While there has been no national or large-scale programme until now, individual groups have carried out their own separate studies into Russian population genetics. The results have not only been fascinating, but have also seen practical benefits, Nikolsky said, citing a project carried out in a Russian Railways clinic that identified markers of predisposition to coronary heart disease.
“No Western models that had been applied had worked on Russian populations before they did that,” he said.
Another Russian study was devoted to the Kets, a dwindling people that live in and around the basin of the Yenisei River in Siberia. A study of the gene pool of the Kets, of whom less than 2,000 remain, revealed that they have a direct genetic link to several groups of Native Americans.
“That research essentially proved that there was migration that began here in Siberia and ended in America,” said Nikolsky. “The work couldn’t have been done without genotyping, and it couldn’t have been done in another 15 years’ time, because there would simply not be enough Kets left, they are dying out,” he added.
A 1914 photo of Kets. Research showed that the Kets have a direct genetic link to some Native Americans, revealing a migration route that began in Siberia and ended in America. Photo: Wikimedia Commons.
Russia and beyond
One of Russia’s best known geneticists, Oleg Balanovsky of the Vavilov Institute of General Genetics, will present a talk at the conference on studies of Russian ethnic genomes via mitochondrial, Y-chromosomal and full-genome markers.
It was the Vavilov Institute’s laboratory of evolutionary genetics headed by Yevgeny Rogaev that identified the remains of Grand Duchess Maria and the Tsarevich Alexei – the last two murdered Romanovs whose identity the Orthodox Church disputes.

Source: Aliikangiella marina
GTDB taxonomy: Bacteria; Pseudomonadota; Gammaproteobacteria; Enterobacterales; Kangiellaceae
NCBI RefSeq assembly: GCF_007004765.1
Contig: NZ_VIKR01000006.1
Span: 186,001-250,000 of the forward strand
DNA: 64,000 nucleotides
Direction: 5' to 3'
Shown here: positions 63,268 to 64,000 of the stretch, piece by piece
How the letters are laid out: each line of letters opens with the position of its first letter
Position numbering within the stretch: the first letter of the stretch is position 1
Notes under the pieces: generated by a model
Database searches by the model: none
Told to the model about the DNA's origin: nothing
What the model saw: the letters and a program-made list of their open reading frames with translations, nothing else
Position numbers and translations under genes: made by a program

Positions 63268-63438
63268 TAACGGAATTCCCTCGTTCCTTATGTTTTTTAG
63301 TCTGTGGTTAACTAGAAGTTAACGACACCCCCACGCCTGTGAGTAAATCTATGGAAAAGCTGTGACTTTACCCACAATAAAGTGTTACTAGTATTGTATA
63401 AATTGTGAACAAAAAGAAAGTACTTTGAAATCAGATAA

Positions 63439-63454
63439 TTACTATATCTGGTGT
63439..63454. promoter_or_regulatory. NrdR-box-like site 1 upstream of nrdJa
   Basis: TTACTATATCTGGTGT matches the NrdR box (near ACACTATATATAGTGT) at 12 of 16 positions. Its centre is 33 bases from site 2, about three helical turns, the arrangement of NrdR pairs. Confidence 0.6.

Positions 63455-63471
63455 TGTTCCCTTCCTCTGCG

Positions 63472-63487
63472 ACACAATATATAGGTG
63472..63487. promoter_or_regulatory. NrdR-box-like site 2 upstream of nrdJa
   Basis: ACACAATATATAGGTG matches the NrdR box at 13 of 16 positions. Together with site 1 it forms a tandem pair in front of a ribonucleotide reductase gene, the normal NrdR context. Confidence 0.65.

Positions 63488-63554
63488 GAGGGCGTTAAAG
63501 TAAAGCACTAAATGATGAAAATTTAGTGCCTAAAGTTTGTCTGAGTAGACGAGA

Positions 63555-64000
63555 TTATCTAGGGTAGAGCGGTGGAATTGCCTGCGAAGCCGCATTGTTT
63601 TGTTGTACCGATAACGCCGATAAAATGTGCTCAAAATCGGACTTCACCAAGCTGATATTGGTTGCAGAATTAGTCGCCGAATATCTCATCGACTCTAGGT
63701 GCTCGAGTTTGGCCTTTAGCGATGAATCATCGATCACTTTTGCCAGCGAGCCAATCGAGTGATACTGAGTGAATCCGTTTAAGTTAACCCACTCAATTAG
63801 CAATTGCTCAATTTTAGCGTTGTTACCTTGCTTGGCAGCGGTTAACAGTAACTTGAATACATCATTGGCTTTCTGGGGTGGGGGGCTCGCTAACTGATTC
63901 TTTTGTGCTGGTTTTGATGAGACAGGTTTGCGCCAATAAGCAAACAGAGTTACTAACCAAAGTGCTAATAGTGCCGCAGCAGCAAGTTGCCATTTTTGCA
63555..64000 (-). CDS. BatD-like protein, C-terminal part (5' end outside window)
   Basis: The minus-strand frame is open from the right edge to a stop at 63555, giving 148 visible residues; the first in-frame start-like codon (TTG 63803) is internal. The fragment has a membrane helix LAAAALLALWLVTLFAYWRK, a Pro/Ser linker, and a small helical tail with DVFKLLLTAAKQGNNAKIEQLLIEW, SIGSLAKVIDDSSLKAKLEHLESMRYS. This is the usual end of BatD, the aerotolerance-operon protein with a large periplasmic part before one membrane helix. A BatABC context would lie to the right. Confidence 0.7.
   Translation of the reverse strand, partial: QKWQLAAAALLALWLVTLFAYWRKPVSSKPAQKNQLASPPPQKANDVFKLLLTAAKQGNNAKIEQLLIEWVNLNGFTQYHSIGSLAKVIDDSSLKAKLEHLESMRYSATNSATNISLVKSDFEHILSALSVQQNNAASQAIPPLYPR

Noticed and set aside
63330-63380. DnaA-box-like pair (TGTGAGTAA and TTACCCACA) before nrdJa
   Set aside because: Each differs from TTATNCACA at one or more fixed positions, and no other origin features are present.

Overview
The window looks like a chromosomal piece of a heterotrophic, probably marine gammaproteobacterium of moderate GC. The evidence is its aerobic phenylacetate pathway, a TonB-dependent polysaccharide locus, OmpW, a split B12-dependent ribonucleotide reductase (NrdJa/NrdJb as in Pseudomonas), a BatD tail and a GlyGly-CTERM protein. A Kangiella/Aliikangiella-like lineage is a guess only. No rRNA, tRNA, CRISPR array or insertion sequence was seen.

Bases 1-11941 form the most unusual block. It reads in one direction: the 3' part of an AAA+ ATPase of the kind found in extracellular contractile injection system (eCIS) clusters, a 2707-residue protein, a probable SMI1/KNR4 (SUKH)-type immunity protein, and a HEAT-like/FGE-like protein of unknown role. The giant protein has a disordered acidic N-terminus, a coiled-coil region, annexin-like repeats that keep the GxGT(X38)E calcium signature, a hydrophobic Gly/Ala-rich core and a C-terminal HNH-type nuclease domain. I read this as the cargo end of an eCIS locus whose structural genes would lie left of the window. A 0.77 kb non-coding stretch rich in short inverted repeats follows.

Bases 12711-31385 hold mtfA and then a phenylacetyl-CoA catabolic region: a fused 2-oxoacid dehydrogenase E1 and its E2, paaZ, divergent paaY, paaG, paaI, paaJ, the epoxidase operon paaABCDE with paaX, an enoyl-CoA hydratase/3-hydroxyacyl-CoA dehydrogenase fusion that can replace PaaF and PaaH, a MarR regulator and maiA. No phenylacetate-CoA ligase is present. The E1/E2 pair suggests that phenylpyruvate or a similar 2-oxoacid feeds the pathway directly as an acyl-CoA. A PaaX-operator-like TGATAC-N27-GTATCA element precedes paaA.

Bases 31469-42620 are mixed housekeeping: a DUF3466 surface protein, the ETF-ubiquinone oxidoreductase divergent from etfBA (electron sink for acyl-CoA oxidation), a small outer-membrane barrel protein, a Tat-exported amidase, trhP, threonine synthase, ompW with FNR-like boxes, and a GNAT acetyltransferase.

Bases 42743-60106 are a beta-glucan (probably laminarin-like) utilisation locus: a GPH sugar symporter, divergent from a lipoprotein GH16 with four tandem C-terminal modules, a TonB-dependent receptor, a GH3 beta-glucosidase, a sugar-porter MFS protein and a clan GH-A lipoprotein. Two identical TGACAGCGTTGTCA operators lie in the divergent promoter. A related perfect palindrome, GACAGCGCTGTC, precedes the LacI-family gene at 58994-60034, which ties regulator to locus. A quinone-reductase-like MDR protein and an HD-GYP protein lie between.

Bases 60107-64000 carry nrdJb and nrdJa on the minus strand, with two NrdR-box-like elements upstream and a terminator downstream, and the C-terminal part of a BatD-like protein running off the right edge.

The same laboratory proved what historians had long assumed: that the disease from which Alexei suffered – along with many other members of European royal families descended from Britain’s Queen Victoria – was haemophilia. Rogaev and his colleagues identified the type of haemophilia as the rarer form of the disease known as haemophilia B.
Other talks at the conference will be devoted to genomics in Qatar and Japan, and to practical medical applications of population genomics, such as its role in patient response to chemotherapy and possible use in cardiovascular disease risk assessment.
Also speaking at the conference is Eran Elhaik, a lecturer at the U.K.’s University of Sheffield who created Geographic Population Structure together with Tatarinova. Elhaik’s conclusion that Ashkinazi Jews trace their ancestry not to the Middle East, but to the Caucasus and Eastern Europe, sparked debate when his research was published several years ago. Elhaik will present his findings to the conference in a talk titled “The missing link of Jewish European Ancestry.”
Some of Russia's leading minds in the field of genomics are pursuing their work abroad, such as Tatarinova, who is based at the University of Southern California.
“Most good biomedicine scientists from Russia left long ago,” said Nikolsky, adding that there were advantages to be gained from this. “Now they have something to tell us [about research in the West], something to teach us,” he said.
The Genome Russia conference will be held at the Hypercube at the Skolkovo innovation centre on April 14 from 9 am to 6.20 pm. Attendance of the English-language event is free of charge. To see the conference programme and register for the event, click here.